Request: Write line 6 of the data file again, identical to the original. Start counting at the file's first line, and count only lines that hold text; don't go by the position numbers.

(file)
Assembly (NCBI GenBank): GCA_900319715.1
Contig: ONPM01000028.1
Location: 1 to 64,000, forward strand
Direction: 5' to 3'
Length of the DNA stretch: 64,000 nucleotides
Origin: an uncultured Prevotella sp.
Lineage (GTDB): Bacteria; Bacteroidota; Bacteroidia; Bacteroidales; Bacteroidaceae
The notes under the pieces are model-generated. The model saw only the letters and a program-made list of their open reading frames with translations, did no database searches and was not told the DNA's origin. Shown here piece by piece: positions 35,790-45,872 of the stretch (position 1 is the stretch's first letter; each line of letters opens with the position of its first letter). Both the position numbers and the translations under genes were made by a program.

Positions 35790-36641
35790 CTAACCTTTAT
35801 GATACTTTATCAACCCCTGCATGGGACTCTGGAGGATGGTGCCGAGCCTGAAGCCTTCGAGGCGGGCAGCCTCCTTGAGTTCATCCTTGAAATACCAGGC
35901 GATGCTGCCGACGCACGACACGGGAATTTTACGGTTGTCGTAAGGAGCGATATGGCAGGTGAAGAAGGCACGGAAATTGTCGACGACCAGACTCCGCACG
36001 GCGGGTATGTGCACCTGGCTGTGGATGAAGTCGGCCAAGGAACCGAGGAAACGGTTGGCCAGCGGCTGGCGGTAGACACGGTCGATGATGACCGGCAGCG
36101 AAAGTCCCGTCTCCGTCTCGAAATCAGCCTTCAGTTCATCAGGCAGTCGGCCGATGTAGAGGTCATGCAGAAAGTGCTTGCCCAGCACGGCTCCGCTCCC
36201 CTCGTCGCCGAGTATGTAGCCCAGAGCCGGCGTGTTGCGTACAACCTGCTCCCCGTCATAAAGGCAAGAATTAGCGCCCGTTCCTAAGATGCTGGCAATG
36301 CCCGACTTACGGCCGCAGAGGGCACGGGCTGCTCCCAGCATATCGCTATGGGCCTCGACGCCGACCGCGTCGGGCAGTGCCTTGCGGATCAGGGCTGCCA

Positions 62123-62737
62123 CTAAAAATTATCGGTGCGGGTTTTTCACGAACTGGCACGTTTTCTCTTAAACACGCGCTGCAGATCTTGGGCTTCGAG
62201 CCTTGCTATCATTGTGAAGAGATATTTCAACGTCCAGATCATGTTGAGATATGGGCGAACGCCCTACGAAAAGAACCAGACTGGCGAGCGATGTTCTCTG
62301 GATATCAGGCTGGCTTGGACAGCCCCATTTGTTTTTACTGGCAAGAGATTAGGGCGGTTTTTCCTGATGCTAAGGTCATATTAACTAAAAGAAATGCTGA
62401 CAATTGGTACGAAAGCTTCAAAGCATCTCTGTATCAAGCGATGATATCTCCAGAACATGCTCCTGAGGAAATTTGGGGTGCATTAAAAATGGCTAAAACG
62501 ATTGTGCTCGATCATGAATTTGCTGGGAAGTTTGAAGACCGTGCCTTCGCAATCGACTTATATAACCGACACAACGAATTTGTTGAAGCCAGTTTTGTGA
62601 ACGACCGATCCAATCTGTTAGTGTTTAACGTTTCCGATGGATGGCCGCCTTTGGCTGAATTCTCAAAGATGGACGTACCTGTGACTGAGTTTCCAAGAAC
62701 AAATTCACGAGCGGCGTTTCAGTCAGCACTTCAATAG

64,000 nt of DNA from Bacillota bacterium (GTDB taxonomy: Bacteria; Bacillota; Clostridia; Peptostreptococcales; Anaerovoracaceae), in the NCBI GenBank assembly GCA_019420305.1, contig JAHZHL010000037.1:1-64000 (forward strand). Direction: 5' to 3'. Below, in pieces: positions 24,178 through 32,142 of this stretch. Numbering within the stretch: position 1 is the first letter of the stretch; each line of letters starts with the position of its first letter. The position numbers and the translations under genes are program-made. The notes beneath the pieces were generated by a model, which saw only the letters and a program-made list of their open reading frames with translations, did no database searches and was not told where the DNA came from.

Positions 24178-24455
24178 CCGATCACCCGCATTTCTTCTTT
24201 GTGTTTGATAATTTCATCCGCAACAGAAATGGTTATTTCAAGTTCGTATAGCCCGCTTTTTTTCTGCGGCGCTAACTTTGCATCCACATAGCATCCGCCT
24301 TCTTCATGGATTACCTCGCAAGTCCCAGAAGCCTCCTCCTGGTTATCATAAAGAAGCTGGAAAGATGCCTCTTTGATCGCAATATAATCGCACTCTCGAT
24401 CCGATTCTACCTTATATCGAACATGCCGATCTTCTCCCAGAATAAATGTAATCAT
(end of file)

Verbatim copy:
Origin: an uncultured Prevotella sp.